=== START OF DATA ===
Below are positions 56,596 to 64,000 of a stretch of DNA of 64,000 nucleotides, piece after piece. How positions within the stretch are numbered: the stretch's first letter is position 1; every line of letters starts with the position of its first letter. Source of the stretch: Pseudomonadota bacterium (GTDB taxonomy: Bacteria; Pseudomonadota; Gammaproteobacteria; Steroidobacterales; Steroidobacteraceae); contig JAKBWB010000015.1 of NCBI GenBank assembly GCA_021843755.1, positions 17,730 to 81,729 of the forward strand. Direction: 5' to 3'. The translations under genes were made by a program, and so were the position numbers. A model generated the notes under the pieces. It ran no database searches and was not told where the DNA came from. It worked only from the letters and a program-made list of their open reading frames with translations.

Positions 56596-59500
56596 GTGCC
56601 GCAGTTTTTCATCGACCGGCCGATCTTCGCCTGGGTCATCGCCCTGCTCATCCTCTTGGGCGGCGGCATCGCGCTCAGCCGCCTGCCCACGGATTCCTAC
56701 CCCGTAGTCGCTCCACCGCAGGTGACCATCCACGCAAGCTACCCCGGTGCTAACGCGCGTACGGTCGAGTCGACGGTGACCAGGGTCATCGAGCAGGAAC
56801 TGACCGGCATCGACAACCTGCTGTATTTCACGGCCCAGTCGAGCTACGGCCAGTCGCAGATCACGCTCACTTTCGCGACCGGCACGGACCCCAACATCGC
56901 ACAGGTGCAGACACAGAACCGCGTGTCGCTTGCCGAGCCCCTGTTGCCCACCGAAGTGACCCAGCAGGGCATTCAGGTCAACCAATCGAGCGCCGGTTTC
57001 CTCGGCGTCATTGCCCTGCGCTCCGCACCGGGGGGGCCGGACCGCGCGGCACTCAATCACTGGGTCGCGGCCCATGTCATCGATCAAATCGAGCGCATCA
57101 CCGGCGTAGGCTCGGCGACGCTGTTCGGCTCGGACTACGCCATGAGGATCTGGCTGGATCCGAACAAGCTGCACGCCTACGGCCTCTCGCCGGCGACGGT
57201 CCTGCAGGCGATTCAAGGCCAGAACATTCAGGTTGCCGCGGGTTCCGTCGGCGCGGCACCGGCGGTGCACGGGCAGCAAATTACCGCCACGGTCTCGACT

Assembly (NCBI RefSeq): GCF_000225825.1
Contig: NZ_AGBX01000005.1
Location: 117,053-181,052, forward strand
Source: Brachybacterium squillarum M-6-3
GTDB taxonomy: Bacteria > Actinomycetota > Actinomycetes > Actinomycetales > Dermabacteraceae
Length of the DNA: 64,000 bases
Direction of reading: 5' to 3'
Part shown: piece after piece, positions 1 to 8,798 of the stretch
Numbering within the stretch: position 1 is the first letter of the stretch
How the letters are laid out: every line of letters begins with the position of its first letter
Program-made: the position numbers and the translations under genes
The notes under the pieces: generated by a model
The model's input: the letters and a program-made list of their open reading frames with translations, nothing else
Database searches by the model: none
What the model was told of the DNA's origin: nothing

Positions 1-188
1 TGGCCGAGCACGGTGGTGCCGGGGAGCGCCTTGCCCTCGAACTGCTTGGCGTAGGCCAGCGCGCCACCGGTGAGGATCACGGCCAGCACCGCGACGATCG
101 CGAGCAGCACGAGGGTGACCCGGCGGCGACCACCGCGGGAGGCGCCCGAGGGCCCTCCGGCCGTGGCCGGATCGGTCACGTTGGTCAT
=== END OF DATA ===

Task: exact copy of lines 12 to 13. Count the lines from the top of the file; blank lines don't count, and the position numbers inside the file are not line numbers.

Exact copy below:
Contig: NZ_AGBX01000005.1
Location: 117,053-181,052, forward strand